The top nine NBA players who were Xavier Musketeers in college

Sumner's decision recalls past XU stars in pros

CINCINNATI – Xavier’s Edmond Sumner announced made headlines in February when he announced he would take the leap into the NBA draft. The sophomore guard won’t be the first Musketeer in "The Association" and he surely won’t be the last.

But how much success have Xavier products had at the next level? Surprisingly, some of the biggest stars over the years haven’t even made an NBA roster.

RELATED: Edmond Sumner opens up about why he decided to go pro

For example, the closest 6-foot-10 fan favorite Matt Stainbrook came to playing in the NBA was in its summer league. He now plays professionally in Europe.

Romain Sato averaged 15.4 points per game for the Musketeers and was drafted in the second round in 2004 by the San Antonio Spurs, but was cut before he ever played an NBA game.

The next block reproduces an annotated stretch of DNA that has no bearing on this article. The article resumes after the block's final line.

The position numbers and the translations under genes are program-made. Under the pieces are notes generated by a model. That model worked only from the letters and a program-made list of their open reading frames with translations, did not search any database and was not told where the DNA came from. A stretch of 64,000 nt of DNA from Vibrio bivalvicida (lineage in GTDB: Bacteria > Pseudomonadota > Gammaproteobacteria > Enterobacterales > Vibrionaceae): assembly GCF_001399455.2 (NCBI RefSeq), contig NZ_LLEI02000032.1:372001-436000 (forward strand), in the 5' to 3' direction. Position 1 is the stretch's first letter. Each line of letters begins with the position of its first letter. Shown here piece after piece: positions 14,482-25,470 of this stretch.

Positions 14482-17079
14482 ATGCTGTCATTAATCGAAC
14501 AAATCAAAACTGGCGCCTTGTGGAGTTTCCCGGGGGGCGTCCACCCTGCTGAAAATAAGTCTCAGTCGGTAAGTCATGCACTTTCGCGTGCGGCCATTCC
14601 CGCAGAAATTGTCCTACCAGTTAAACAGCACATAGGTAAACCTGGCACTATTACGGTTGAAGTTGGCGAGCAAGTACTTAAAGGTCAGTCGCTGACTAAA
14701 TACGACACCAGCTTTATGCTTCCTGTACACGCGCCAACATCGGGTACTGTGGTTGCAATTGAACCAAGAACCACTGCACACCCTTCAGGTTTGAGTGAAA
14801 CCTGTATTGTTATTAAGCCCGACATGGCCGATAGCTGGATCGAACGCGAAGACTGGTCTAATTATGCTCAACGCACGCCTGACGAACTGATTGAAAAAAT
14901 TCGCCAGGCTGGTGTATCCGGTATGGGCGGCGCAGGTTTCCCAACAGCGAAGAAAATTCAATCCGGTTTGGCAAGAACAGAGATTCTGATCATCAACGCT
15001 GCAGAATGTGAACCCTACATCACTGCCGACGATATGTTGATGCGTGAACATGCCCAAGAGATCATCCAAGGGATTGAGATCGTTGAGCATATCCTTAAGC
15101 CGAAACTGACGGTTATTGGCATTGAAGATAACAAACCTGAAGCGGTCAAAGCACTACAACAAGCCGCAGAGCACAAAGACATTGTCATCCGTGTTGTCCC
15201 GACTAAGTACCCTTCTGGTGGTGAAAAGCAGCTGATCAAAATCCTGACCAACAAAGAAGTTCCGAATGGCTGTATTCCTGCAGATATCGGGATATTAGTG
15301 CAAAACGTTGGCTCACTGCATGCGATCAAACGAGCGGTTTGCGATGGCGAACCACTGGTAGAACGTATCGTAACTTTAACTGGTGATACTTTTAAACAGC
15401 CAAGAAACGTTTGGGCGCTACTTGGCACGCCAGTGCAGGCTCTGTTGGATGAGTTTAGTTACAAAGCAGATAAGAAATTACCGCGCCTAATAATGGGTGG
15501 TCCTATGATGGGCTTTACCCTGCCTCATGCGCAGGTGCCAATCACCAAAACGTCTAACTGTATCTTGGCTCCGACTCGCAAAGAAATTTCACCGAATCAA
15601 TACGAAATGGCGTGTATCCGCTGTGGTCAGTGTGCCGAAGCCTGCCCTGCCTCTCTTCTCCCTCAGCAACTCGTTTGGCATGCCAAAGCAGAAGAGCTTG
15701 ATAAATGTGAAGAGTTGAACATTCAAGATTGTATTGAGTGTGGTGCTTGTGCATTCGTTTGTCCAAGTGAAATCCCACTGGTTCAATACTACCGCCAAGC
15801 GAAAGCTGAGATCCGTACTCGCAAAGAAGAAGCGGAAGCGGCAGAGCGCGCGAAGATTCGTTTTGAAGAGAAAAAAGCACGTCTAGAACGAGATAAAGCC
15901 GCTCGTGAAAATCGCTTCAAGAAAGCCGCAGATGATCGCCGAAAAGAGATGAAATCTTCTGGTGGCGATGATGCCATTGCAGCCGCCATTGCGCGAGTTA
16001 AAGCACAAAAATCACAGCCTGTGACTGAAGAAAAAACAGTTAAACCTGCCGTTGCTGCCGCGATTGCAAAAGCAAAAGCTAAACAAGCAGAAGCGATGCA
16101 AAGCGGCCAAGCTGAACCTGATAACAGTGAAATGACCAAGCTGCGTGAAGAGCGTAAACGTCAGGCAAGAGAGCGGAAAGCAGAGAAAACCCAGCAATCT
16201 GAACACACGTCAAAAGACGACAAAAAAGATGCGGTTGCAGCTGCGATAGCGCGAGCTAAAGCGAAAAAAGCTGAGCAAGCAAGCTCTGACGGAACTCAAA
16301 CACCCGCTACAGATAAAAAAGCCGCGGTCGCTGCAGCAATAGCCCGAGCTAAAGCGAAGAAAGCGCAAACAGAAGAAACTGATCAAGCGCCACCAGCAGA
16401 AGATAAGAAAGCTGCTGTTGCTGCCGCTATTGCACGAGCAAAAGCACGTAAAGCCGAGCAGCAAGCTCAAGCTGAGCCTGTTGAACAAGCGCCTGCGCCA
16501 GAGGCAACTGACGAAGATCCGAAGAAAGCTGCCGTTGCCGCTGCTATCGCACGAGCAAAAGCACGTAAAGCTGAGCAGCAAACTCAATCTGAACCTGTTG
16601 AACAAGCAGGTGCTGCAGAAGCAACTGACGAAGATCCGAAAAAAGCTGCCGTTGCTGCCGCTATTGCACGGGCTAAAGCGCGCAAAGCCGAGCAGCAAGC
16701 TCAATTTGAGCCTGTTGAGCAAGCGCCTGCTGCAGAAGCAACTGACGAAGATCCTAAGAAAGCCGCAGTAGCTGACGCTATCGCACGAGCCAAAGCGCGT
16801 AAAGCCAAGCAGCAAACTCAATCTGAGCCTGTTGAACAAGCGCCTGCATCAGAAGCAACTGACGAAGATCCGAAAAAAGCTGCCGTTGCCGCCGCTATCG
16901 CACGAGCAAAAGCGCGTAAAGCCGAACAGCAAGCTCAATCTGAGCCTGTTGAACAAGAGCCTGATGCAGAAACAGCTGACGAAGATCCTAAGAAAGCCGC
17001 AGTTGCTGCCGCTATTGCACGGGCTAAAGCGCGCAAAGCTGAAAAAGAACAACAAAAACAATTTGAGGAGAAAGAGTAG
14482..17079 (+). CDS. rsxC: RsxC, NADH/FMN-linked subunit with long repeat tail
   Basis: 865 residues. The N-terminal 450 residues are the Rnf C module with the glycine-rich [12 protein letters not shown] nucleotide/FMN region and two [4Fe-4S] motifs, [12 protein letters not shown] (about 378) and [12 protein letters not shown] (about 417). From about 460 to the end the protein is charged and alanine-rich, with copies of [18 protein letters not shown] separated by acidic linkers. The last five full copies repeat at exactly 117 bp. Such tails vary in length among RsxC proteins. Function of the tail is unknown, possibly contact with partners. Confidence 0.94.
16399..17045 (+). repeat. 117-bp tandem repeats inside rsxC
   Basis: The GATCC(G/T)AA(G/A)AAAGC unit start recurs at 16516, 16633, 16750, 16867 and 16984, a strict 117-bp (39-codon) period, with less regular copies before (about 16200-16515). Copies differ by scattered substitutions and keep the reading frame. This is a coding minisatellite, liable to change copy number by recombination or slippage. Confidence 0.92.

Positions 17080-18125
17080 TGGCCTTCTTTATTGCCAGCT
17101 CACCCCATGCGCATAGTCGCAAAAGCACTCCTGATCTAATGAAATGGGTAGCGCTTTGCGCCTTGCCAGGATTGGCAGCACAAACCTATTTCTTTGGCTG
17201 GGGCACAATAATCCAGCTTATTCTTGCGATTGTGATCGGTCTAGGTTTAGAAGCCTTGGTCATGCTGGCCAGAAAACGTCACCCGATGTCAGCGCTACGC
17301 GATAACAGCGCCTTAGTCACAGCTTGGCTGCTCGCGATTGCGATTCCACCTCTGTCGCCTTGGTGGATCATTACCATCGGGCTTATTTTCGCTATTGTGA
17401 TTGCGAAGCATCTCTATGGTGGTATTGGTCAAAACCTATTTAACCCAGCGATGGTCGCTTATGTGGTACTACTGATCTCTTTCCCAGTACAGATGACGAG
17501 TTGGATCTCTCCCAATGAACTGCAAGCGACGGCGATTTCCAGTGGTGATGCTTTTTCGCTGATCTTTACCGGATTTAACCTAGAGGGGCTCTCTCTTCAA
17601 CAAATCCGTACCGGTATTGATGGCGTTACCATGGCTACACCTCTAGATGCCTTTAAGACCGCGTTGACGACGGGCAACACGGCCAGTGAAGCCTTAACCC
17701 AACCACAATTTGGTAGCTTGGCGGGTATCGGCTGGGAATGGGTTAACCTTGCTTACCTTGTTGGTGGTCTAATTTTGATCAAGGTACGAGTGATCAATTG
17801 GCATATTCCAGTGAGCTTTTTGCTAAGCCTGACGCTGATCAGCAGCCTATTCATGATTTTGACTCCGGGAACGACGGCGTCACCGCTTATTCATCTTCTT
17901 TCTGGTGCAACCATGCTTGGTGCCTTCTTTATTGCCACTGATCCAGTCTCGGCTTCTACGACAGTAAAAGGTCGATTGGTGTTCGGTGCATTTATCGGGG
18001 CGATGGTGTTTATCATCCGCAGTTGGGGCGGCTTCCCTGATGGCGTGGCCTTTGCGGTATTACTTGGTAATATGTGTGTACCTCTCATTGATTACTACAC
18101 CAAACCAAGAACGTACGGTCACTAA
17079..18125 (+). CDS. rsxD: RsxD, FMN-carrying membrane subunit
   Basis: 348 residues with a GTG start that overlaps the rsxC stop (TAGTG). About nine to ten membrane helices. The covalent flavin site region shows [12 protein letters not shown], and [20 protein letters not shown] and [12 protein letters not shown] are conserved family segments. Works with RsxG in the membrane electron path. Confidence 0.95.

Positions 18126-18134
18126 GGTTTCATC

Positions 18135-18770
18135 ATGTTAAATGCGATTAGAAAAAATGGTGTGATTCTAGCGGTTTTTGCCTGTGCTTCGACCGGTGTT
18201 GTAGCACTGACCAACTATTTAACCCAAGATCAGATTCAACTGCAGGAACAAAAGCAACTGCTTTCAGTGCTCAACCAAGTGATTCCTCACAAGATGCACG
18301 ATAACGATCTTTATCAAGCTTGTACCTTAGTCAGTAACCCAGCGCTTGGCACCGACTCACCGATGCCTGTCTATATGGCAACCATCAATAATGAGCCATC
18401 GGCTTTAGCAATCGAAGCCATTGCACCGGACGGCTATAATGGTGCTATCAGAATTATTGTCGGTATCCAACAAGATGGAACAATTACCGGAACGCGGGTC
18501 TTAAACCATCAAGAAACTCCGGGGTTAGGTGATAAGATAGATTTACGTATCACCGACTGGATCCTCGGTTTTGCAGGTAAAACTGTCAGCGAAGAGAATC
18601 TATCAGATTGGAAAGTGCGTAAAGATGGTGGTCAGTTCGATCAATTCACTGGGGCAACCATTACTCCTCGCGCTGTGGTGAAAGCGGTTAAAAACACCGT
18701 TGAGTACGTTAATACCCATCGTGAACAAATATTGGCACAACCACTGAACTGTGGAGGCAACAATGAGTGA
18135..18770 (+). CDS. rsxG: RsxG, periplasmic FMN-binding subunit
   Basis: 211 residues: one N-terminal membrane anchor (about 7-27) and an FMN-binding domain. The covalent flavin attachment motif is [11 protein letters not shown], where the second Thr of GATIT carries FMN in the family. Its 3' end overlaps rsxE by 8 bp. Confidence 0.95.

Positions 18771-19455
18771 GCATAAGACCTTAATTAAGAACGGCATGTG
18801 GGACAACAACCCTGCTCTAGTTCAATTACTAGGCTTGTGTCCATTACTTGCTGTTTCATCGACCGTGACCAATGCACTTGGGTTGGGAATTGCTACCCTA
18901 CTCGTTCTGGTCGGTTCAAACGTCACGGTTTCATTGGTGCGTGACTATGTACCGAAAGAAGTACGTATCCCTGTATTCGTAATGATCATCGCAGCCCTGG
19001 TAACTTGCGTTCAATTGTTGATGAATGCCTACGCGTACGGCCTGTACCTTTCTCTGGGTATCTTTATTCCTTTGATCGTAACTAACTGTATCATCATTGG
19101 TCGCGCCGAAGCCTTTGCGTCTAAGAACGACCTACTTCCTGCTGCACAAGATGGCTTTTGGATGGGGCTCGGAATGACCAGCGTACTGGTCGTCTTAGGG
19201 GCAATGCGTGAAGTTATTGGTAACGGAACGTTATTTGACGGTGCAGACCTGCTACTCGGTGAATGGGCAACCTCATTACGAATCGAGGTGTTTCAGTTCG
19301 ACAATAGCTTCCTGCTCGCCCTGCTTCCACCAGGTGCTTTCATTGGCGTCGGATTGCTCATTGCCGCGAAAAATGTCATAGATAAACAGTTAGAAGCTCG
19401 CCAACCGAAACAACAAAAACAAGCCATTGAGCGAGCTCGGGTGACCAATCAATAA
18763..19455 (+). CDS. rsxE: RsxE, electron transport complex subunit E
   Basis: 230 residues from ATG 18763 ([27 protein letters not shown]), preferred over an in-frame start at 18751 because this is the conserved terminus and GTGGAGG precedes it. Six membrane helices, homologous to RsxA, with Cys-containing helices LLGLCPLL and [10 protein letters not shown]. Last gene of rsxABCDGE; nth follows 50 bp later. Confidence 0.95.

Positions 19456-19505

Even Byron Larkin -- one of the most decorated Xavier athletes ever who ranks 23rd on the all-time Division I men’s career scoring list with 2,696 points -- never played for an NBA team.

That said, there are plenty of Musketeers who have made nice careers in the NBA. Will Sumner be among them or struggle to make a splash in the league like some of his contemporaries?

Here are the top nine NBA careers of Xavier players based on longevity, productivity and accolades. And it's based on NBA performance only -- not D-League, Europe or any other pro teams.

9. Luther Rackley

Maybe not a household name for today’s Xavier fan, but the 6-foot-10 Rackley had three solid seasons for the Musketeers between 1966-69. He averaged 15.4 points and 12.7 rebounds. Those numbers were good enough to get him picked in the third round -- yes, there were more than two rounds back then -- of the 1969 draft by the hometown Cincinnati Royals.

Rackley’s numbers were modest as he bounced between five teams in seven seasons, including one with the ABA's Memphis Tams. But we’ll give him No. 9 on the list for an off-the-court accomplishment -- Rackley has two movie credits to his name. He appeared in the 1977 film “The Last Dinosaur” and 1979’s “The Fish That Saved Pittsburgh,” a basketball story that starred basketball Hall of Famer Julius “Dr. J” Erving. That has to be worth something.

8. Dave Piontek

Even more of a blast from the past than Rackley, Piontek played just one season for the Musketeers in 1955-56. The 6-foot-5 forward averaged 15.8 points and a whopping 15.3 rebounds in his lone season.

Dave Piontek (Wikipedia)